• Page 25

    • Writing--Technique; Fiction--Technique
    • Writing the Great American Novel 25 your life. There were sections on maintaining balance between home, work, and writing if writing wasn’t yet a full time career. Classes could be taught on query letters and making a pitch to an agent, as well as...
    • Page 27

    • Writing--Technique; Fiction--Technique
    • Writing the Great American Novel 27 Appendix One Script—Core Concepts—1 hour Slide 1—title—taken from Story Engineering—Mastering the 6 Core Competencies of Successful Writing by Larry Brooks Slide 2—Core competency #1--Concept Slide 3--Concept...
    • Page 29

    • Writing--Technique; Fiction--Technique
    • Writing the Great American Novel 29 There are two rules for Box 4. Hero needs to be heroic—no one else can resolve the story or the author has failed the reader. Hero can perish, but must resolve the major elements of the story before he does Slide...
    • Page 42

    • Writing--Technique; Fiction--Technique
    • Writing the Great American Novel 42 Appendix Two Plotting by the Numbers Plotting Using Blake Snyder’s Beat Sheet Plotting by the Numbers Blake Snyder, a screen writer divided a screen play into different beats. I’ve changed the numbers so that...
    • Page 43

    • Writing--Technique; Fiction--Technique
    • Writing the Great American Novel 43 upside down version, the antithesis. These worlds are so distinct that stepping into Act two must be definite. The hero must choose to leave the old world and step into the new one—he is being proactive. This...
    • Page 53

    • Writing--Technique; Fiction--Technique
    • Writing the Great American Novel 53 Appendix Three Your Suspense Toolbox Macro Suspense Suspense is what is going to happen next to your lead character and does it mean death to the hero. Each scene must end with suspense to keep the reader turning...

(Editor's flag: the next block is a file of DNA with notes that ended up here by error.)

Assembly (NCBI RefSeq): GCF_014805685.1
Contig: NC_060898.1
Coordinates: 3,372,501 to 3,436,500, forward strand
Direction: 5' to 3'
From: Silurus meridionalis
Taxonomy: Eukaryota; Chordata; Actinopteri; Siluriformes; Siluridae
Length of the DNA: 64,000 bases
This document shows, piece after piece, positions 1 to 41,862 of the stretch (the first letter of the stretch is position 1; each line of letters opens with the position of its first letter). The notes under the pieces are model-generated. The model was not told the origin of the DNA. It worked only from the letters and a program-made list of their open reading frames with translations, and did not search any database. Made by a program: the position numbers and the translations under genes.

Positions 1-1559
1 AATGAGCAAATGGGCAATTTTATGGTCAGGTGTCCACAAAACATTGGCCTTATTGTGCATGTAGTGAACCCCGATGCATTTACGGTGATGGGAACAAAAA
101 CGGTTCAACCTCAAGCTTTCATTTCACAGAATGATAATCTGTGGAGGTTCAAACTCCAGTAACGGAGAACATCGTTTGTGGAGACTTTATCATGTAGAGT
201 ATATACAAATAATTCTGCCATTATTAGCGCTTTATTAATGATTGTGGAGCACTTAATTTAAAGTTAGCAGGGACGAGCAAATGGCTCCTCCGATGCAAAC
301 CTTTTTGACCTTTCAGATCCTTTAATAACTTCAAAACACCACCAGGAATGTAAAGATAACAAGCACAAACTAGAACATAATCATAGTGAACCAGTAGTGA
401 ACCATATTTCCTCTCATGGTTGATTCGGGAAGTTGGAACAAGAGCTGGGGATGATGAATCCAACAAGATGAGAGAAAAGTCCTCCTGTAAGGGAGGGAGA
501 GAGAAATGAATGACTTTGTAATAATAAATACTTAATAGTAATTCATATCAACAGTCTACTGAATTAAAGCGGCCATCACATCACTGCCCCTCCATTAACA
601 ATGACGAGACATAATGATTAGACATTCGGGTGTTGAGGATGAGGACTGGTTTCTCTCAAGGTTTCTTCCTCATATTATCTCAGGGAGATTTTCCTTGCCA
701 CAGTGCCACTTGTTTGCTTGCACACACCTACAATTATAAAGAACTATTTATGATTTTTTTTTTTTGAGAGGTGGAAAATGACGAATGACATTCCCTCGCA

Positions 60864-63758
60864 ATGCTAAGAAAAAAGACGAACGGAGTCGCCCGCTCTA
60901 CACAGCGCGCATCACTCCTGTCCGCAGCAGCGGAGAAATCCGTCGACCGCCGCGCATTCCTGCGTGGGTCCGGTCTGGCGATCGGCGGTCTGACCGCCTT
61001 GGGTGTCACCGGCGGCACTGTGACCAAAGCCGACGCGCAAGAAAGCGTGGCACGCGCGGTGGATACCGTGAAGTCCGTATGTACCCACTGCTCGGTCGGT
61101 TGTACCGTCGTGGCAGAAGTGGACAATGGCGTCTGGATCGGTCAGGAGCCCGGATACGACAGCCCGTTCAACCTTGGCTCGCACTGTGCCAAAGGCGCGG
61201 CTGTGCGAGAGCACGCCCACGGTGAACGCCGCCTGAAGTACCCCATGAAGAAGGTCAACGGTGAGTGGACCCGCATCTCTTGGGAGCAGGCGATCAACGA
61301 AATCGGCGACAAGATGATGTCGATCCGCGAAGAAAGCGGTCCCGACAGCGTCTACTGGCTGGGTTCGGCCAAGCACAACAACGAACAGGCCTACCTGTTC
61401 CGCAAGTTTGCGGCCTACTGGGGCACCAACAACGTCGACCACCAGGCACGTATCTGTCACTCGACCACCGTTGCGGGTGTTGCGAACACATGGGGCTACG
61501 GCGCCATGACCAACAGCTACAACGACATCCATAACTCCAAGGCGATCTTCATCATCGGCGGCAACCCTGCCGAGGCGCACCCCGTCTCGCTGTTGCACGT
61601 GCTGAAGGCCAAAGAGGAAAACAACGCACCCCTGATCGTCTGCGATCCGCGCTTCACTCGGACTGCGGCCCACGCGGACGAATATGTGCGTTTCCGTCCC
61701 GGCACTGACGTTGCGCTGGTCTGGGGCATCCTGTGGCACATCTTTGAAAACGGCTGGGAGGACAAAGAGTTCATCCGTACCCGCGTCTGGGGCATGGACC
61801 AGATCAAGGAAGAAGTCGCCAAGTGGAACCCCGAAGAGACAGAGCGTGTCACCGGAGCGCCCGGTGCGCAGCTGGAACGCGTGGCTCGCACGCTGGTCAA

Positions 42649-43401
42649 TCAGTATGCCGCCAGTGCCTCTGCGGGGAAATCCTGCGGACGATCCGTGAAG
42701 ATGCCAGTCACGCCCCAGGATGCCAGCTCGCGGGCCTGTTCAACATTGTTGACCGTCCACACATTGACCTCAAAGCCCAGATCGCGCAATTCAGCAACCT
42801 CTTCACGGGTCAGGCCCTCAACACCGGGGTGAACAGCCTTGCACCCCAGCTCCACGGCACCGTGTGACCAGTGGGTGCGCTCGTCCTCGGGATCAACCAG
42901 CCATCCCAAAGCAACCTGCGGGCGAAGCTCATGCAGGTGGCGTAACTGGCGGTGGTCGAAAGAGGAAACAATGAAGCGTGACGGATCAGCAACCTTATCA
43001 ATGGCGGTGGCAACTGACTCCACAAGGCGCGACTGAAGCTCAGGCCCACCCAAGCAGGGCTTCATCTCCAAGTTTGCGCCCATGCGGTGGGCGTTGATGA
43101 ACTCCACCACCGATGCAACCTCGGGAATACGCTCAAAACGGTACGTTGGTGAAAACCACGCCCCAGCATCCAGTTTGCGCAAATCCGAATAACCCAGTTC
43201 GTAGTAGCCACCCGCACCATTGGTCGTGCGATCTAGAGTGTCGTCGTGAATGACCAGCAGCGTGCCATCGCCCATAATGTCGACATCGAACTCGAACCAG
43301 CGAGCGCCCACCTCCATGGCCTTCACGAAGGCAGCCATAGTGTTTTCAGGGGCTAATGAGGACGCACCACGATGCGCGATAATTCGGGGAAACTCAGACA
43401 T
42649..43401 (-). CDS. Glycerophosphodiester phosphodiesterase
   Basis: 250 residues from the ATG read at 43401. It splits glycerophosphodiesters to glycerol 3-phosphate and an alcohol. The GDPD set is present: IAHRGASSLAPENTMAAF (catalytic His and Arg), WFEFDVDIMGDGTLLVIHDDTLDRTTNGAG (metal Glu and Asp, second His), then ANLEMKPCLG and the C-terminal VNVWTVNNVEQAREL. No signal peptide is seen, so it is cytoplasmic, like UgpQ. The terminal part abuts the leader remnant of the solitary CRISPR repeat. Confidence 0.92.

• Page 54

    • Writing--Technique; Fiction--Technique
    • Writing the Great American Novel 54 restaurant and a bomb goes off. Suspense is when the audience sees the ticking bomb under the table and wonders when it will go off. Instant Suspense Microobstacles are a seemingly small incident that occurs in a...
    • Page 24

    • Writing--Education; Composition (Language arts); College preparation programs; Education, Secondary
    • 20 knowledge are shared across both languages and cultures. Because emerging bilingual students draw on their full linguistic repertoires, teachers, researchers and test-makers need to attend to and design instruments that address what emerging...
    • Page 27

    • Writing--Education; Composition (Language arts); College preparation programs; Education, Secondary
    • 23 Revision, of course, is key to successful academic writing. “If we as instructors, can help our students think about their choices after the first draft is out of the heads—but before their final draft is due—we can help them learn to think...